How did they justify this? They invoked Darwinism and natural selection. Their policies served as a direct blueprint for National Socialist policies on eugenics during WW2.

This was in America, against a 'progressive' backdrop in the UK where men like H.G. Wells, of the progressive variety people like you subscribe to, advocating, I quote, 'liberal fascism.'

The same dynamic exists today, except the 'scientific' progressives deem it's the white man who is 'genetically inferior' and should be 'diversified' owed to his predisposition to warfare.

Progressivism doesn't believe in anything (except cultural and moral relativism); you're just too politically naive to see it, largely because you, like many of your in-group, deem the political process exists merely to signal your virtue and advance your social status ('look how right-on I am').

Progressivism's opposition to sexism stops at the border of female perpetrators and male victims, its opposition to racism stops at the border of white victims or non-white perpetrators, its opposition to homophobia stops at the border of its political objectives (particularly communist tyrants), its opposition to xenophobia stops at the border of hating western nation-states and its advocacy of women's rights stops at the border of Islam.

It's why women like Yasmin Alibhai-Brown, a regular on the BBC's political programming, can get away with making the following comment about white men: 'I dislike them. I hope they're a lost species in one hundred years.'

It's why the Independent can get away with publishing posts entitled 'white men should never hold elected position in British Universities again.' It's why the BBC can get away with writing articles entitled 'do we need men?'

It's why Lena Dunham, a woman who was prominent on Hillary Clinton's campaign trail, can get away with tweets calling for the extinction of white men. It's why Harvard professors can get away with calling to, I quote, 'abolish the white race.'

Of course, shift the identity in any of this and it would be met by their own calls of a 'return to fascism.'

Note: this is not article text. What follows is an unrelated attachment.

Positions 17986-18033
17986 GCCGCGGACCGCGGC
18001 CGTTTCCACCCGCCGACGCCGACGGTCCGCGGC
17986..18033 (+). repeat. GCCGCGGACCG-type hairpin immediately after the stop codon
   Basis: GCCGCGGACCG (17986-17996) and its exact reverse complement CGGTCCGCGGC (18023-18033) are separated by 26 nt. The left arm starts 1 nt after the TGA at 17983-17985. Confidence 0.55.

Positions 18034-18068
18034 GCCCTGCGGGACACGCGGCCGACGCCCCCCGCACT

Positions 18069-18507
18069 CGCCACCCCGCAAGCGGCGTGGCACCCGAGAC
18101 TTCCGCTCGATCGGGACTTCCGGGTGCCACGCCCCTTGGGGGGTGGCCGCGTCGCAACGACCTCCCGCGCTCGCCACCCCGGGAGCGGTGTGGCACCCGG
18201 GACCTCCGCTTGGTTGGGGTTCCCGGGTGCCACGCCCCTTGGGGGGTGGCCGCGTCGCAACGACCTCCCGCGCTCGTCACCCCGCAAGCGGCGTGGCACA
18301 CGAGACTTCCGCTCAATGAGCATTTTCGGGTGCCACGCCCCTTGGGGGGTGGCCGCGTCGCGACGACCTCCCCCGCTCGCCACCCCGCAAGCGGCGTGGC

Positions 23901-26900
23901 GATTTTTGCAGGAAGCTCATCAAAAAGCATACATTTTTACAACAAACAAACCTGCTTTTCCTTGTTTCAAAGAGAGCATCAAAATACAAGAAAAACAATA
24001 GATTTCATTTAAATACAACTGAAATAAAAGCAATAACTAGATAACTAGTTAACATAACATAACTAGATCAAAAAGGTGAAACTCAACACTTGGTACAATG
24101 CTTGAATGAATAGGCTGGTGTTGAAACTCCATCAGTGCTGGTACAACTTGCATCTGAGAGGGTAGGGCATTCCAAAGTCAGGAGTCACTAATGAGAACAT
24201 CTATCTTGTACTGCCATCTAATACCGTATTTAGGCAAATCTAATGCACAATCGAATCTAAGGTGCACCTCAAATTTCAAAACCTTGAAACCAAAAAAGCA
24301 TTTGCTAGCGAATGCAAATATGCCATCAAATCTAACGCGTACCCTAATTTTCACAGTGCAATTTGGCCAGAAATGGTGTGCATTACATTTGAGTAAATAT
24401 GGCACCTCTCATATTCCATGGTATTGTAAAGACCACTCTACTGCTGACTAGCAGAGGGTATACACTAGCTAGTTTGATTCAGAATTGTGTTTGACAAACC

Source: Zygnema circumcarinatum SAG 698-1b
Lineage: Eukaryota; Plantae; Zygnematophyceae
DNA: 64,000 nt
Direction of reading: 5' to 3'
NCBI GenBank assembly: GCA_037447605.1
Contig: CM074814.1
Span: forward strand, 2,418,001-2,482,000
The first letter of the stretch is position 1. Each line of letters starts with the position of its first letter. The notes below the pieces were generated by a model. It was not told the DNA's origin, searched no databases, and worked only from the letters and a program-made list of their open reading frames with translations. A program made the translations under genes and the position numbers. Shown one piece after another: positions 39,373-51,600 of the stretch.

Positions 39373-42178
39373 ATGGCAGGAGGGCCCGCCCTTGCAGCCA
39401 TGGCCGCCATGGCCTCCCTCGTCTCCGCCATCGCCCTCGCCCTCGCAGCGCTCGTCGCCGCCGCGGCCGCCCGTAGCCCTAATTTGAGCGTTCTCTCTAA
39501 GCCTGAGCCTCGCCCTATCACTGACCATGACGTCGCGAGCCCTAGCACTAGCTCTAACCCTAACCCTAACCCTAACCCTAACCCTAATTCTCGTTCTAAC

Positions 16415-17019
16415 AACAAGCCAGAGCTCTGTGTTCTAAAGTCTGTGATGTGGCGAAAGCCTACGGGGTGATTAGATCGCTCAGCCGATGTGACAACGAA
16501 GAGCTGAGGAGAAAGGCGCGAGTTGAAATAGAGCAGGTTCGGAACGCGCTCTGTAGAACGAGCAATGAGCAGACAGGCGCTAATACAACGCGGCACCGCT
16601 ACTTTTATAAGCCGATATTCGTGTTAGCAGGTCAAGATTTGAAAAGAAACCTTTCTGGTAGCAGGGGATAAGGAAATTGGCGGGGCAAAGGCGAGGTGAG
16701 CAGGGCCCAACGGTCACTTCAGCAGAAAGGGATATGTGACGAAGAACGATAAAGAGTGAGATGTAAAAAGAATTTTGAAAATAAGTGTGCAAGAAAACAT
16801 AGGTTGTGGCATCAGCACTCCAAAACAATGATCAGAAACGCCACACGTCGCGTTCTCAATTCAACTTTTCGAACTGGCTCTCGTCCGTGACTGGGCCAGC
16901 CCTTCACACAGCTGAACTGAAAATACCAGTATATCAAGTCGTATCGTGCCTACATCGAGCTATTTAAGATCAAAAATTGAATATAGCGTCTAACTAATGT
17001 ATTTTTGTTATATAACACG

It has NOTHING to do with liberalism, a simple glance at their rhetoric and their history (they always re-brand, eg, if they aren't progressive they are communist, if they aren't communist they are 'liberal', if they aren't liberal they are 'social democrats'; they just screw everything up and re-brand for the next generation) would tell you that; it has everything to do with exploiting identity as a proxy for class warfare.

It started predominantly around the time of second-wave feminism, where the women who were fighting for what they deemed to be 'women's rights' determined women were the new proletariat and men were the new bourgeoisie.

Of course, the woman who spearheaded the transition of feminism to a second-wave (Betty Friedan), and pioneered the notion of the 'personal is political', was a communist. From this, identity, not individuality, was prioritised. You aren't an individual who happens to be a woman, you are a woman. We don't talk about human rights, we talk about 'minority rights'; we don't talk about equality, we talk about 'equality for women.'

The 'new proletariat' (non-white, non-British/American, non-heterosexual, women, non-Christian, etc.) was born, and it would be employed to divide classical liberals along identity lines (by pitting them against the 'new bourgeoisie', eg, white men). Why? The same reason communists do anything - power, internationalism and global government. A communist will always have far more in common with a communist on the other side of the world than they do with their own citizens.

In this framework, all in-group unity (eg, the nation-state) is deemed 'oppressive' and all weakness is deemed a virtue. It defies any biological imperative to protect one's own group, and will eventually result in societal deconstruction. The worst part is, you deem it 'liberal.'

The distinction between these perspectives (eg, human rights vs. minority rights) is the distinction between liberalism and anti-liberalism. 90% of Trump voters are classical liberals who are sick to death of the accentuation and repetition of social misdemeanours when perpetrated by 'white men', but the complete omission, or contextualisation or rationalisation of the precise equivalent or worse behaviours perpetrated by the 'new proletariat.'

All of it is one giant proxy for usurpation of power, and those who ape the progressive rhetoric know very little about what they do, particularly the ramification of a culturally relativist approach. As far as the progressives are concerned, it's 'racist' or 'ethnocentric' to judge another's culture; this same framework is one which, when extended, would refuse to interfere with a National Socialist's right to perpetrate the holocaust.

Is that the moral framework you want to live by?